Undergraduates in Taiwan and the United States read a short text that was accompanied by an outline, graphic organizer, or knowledge map, and then took a test and completed a questionnaire. In terms of comprehension, findings were unsurprising as Taiwanese students performed better than US students, and both groups learned more using graphic organizers than they did with knowledge maps. In terms of perceptions, however, Taiwanese students perceived knowledge maps to be the most reader-friendly, whereas US students found them to be relatively reader-unfriendly. Although “map shock” (Blankenship & Dansereau, 2001) may help to explain why US students struggle to effectively use knowledge maps, computational inefficiency perhaps best explains why students who may be more familiar with knowledge maps also have difficulty in learning from them.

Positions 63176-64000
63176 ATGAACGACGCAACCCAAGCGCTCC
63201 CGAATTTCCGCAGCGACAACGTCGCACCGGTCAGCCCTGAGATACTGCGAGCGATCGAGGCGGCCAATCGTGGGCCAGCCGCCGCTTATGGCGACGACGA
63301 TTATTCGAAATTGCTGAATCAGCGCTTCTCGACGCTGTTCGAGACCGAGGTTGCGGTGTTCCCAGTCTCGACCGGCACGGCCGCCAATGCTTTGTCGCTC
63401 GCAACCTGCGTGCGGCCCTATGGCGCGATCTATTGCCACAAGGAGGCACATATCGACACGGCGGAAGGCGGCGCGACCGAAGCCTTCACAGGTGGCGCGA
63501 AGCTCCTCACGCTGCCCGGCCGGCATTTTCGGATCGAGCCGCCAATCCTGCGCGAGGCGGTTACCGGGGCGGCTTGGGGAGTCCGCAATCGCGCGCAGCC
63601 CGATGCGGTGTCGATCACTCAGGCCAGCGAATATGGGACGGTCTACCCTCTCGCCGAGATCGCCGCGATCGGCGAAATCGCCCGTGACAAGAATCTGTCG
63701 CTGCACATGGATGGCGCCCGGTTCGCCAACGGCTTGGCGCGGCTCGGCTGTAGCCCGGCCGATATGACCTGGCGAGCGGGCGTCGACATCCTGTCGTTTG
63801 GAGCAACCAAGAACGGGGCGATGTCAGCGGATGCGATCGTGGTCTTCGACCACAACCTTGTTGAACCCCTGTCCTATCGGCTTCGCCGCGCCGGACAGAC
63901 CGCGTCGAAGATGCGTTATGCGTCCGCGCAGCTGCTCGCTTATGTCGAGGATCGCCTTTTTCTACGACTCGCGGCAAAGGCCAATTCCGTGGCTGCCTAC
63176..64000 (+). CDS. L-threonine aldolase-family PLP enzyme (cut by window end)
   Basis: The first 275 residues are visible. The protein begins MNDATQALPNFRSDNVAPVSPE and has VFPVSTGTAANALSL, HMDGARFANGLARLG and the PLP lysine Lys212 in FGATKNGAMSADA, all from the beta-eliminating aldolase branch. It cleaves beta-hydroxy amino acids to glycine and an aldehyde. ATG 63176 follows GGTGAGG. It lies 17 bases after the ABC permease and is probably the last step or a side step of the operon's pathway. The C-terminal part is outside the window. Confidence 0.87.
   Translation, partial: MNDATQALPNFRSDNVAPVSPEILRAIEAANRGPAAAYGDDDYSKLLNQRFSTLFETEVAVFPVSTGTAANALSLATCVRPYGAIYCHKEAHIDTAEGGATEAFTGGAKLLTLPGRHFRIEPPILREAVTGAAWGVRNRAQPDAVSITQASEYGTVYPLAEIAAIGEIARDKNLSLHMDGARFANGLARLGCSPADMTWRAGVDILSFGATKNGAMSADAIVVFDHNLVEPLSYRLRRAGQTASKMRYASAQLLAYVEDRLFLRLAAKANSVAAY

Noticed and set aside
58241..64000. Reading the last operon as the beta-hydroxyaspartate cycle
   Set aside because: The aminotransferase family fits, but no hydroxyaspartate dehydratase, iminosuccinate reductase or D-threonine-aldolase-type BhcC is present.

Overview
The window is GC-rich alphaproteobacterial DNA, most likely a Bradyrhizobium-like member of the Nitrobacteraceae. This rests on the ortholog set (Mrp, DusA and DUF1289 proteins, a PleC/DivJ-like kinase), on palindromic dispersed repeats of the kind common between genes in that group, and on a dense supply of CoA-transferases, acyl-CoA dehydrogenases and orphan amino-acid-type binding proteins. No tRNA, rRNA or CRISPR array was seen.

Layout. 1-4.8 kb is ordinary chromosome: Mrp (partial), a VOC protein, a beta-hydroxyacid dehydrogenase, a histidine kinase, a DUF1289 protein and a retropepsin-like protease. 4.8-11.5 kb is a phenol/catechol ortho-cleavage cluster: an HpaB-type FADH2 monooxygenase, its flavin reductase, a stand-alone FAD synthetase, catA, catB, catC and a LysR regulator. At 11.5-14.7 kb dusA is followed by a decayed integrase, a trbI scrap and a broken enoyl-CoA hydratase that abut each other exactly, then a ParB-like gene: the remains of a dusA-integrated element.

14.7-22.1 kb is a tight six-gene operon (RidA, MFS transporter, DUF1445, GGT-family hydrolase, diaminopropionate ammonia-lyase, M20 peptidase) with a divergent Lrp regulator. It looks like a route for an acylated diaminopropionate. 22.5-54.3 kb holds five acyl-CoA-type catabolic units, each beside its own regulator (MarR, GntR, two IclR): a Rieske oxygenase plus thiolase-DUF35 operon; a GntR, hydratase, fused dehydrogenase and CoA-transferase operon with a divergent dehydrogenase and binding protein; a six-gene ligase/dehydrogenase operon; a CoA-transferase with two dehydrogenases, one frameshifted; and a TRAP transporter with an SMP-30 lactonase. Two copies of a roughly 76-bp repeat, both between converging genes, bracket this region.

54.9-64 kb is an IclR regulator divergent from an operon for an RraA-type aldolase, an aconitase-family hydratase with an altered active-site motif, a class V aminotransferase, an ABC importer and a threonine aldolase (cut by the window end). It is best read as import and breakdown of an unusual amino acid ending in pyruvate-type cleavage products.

|Journal||Research In the Schools|
|State||Published - Feb 2004|